Doctor of Leadership in Global Perspectives: Crafting Ministry in an Interconnected World


Written by: on May 7, 2015

This week, Who Needs Theology by Grenz and Olsen came to mind.  I was reminded if their concerns that Christian theology in the West could deteriorate into a “mere ‘folk religion’ (unreflective believing based on blind faith in a tradition of some kind), relegated to the realms of sheer subjectivity and emptied of public credibility.”1  But then the thought came to mind, “what if ‘folk religion’ at the grass-roots is actually where the most accessible, practical and meaningful theology should be undertaken?”  I think Simon Chan would lean in that direction.

Chan notes how “elitist” theologians construct theologies about “the poor and marginalized — the Dalits and Minjung — (yet) seldom do we find views of the grassroots themselves being taken seriously; rather, what we see is how the theologian views the grassroots and how they might fit in to the theologian’s grand scheme of things.”2  I can’t help but connect those dots back to Grenz and Olsen and those that they represent, you know, people like me?  Do they represent “elitist” theologians?  Those that stand outside of another culture and theologize about them?  Is that the best we can offer?

I’m also thinking of another famous Chan, one named Francis.  His story is well-known so I don’t need to rehash it here but what is important is to look at the steps he took to engage in real, public, practical theology…  He moved in.  He moved from the comfort and prestige of white suburbia where social outreach meant giving from his surplus to “those people” and “theology from below” meant watching the movements of the underclass — the American “Dalit” — as they mire through the filth of life…  He became a grass-roots, American theologian.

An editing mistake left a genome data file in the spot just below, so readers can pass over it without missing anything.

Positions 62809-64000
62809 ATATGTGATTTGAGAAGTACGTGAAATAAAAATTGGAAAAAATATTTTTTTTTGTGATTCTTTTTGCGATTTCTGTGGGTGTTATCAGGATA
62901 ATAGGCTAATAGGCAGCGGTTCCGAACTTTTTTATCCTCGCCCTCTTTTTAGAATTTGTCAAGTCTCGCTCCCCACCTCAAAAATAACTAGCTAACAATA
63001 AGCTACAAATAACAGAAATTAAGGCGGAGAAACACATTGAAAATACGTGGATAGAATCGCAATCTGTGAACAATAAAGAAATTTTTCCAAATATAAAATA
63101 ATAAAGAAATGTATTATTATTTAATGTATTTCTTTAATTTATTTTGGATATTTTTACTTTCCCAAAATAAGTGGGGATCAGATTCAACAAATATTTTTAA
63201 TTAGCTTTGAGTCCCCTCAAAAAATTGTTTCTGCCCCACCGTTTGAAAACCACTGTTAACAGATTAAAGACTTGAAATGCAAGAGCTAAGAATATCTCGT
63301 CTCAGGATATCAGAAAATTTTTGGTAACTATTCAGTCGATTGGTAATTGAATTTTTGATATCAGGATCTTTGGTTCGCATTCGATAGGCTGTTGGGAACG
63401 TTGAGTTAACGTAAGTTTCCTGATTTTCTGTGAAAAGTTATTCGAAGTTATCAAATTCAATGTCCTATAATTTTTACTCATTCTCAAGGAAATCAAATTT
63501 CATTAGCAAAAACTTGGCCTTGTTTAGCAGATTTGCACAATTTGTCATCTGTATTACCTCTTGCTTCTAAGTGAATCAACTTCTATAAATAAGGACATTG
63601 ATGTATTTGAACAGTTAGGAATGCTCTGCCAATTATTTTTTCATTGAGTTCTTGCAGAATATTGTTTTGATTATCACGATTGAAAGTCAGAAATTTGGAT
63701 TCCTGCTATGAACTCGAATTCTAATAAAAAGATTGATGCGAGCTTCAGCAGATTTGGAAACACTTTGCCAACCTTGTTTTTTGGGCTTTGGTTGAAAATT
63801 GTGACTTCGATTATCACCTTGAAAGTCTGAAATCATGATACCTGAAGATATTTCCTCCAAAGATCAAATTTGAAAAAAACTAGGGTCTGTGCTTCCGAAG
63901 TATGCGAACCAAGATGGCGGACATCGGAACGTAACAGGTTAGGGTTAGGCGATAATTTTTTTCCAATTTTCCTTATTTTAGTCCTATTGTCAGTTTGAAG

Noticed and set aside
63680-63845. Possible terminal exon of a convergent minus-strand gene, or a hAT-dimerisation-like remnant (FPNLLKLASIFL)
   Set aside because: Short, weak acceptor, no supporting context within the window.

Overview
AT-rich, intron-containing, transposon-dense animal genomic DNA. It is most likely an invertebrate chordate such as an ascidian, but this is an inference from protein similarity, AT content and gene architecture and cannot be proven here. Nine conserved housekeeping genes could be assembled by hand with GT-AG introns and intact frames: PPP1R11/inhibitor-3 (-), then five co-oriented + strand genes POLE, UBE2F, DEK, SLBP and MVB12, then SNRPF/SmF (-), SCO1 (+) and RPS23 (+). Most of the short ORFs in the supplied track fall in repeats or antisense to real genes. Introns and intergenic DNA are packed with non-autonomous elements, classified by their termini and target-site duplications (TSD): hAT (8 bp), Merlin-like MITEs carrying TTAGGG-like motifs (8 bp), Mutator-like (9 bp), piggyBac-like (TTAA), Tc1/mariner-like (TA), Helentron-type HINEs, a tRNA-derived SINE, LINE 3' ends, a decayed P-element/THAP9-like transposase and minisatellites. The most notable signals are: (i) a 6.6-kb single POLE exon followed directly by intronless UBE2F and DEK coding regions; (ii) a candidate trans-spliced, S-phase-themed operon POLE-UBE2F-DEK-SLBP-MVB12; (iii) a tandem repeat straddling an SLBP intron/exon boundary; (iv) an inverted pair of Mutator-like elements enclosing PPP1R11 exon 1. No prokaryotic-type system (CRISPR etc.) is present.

My understanding (seen through the lenses of my functional hermeneutic) of Matthew chapter 16 demands that I become a practical, public theologian from right where I am positioned in life.  My understanding of God has to be shaped within the context of the people, the communities, where he has placed me.  We, Jesus’ ekklesia are called from the communities man to act on behalf of those communities.  How can I best act on behalf of my community if I don’t first come to understand how the people of this community see God?  I don’t think I am called to leave my land and move into the ghetto, no, I think I’m just supposed to begin to more diligently look to my surroundings and allow my theology to be shaped within that context…  At the grassroots.


1. Stanley J. Grenz and Roger E. Olson, Who Needs Theology? An Invitation to the Study of God. (Downer’s Grove: IVP, 1996). 10, 27.

2. Simon Chan, Spiritual Theology: a Systematic Study of the Christian Life (Downers Grove, IL: IVP Academic, 1998), Kindle Location 265.


About the Author

Jon Spellman

Jon is a husband, father, coach, author, missional-thinker, and most of all, a follower of Jesus.

12 responses to “Grassroots”

  1. Nick Martineau says:

    Thanks Jon….Way to go back to the Fall and connect Grenz and Olson. My brain gets so muddled I hardly remember we even read that book. Nice work. (-:

    And I love your question, ““what if ‘folk religion’ at the grass-roots is actually where the most accessible, practical and meaningful theology should be undertaken?” You followed that question up with good illustrations and the challenge that all of us can do grassroots theology without the need to physically move but to just start in our communities.